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© 1999

Poverty, Riches and Social Citizenship

Book

Table of contents

  1. Front Matter
    Pages i-xiv
  2. Hartley Dean, Margaret Melrose
    Pages 1-23
  3. Hartley Dean, Margaret Melrose
    Pages 24-49
  4. Hartley Dean, Margaret Melrose
    Pages 50-71
  5. Hartley Dean, Margaret Melrose
    Pages 72-100
  6. Hartley Dean, Margaret Melrose
    Pages 101-129
  7. Hartley Dean, Margaret Melrose
    Pages 130-154
  8. Hartley Dean, Margaret Melrose
    Pages 155-172
  9. Back Matter
    Pages 173-211

About this book

Introduction

At a time when the gap between rich and poor has been increasing, Poverty, Riches and Social Citizenship provides an accessible introduction to current debates about inequality, exclusion and the nature of citizenship, while also presenting an innovative exploration of popular beliefs and values in Britain. The authors develop a series of conceptual models by which to understand the competing traditions which have informed ideas about citizenship, and the contradictory moral notions that currently inform popular expectations of the welfare state.

Keywords

Moral nature poverty Tradition

Authors and affiliations

  1. 1.Department of Social StudiesUniversity of LutonUK

About the authors

HARTLEY DEAN is Reader in Social Policy at the University of Luton. He previously worked for twelve years as Director of the Brixton Advice Centre, an independent inner urban rights agency. More recently, he has undertaken research and teaching at the Universities of Kent and Luton in areas relating to poverty, social exclusion, welfare rights and redress. His several publications include Social Security and Social Control (1991), Dependency Culture: The Explosion of a Myth (with P. Taylor-Gooby, 1992) and Welfare, Law and Citizenship(1996).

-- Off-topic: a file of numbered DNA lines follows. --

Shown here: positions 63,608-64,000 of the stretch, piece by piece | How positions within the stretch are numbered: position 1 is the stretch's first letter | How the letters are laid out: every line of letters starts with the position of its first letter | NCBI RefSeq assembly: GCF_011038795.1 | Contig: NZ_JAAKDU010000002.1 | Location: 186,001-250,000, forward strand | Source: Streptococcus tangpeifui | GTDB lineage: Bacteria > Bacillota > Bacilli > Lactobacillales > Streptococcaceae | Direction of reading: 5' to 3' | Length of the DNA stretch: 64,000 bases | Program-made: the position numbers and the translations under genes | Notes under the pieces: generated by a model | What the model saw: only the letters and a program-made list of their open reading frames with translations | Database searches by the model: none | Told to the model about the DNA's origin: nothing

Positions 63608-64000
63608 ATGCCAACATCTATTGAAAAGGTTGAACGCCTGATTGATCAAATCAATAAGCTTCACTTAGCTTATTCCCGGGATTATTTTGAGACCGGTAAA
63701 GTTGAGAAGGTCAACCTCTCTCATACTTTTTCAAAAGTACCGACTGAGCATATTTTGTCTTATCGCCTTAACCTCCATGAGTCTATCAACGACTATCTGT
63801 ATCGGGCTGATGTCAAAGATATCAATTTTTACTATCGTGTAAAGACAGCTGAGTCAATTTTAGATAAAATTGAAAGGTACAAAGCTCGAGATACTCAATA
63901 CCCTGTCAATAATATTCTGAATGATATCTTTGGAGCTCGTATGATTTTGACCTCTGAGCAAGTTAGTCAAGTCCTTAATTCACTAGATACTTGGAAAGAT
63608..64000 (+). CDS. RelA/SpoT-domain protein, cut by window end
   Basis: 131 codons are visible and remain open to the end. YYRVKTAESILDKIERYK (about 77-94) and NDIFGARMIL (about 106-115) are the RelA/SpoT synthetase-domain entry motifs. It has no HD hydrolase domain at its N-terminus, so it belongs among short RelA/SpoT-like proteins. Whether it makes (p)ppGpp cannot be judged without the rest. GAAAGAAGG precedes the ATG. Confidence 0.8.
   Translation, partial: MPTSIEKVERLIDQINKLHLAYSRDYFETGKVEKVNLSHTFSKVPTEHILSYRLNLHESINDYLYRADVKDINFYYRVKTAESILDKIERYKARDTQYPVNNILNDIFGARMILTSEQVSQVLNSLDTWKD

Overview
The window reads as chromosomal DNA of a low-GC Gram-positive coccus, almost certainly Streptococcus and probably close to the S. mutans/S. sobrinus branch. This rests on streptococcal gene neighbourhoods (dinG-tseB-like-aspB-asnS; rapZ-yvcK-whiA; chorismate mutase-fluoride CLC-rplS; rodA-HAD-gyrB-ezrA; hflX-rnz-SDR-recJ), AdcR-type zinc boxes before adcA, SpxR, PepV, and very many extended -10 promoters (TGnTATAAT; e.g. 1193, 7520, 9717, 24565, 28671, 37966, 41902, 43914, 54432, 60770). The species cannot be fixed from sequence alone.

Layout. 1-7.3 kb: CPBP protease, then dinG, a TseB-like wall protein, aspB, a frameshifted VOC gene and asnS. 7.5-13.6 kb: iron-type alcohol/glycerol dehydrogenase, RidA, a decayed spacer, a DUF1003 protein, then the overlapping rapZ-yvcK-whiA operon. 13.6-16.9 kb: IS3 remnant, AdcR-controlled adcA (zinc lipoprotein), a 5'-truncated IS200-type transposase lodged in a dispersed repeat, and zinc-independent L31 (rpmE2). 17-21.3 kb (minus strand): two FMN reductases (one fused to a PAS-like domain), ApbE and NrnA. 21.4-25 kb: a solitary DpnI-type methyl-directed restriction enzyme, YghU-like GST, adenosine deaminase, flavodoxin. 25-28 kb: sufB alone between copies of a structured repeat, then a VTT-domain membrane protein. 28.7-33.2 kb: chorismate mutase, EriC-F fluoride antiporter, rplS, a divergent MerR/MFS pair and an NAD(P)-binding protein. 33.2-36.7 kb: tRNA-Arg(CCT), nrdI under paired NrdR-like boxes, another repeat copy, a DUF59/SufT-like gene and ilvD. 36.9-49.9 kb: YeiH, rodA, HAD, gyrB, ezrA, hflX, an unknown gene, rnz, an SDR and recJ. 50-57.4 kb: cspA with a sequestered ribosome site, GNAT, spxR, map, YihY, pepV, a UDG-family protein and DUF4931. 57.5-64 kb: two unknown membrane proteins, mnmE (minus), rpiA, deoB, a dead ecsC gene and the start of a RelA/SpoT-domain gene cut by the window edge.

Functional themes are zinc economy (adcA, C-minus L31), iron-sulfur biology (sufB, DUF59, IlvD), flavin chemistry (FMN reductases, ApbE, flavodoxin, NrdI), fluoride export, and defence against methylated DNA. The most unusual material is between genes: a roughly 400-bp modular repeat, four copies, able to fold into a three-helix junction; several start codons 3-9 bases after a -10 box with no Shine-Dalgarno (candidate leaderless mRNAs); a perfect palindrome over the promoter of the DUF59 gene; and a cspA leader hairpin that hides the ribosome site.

MARGARET MELROSE is a Researcher in the Department of Social Studies at the University of Luton. She was previously a part-time Lecturer in Sociology at Birkbeck College London and undertook a study of nation and nationhood in British soap opera texts at the University of East London for an MA in Media and cultural Studies. She has been working for 4 years with Hartley Dean on studies of social security benefit fraud and popular perceptions of poverty, wealth and citizenship.

Bibliographic information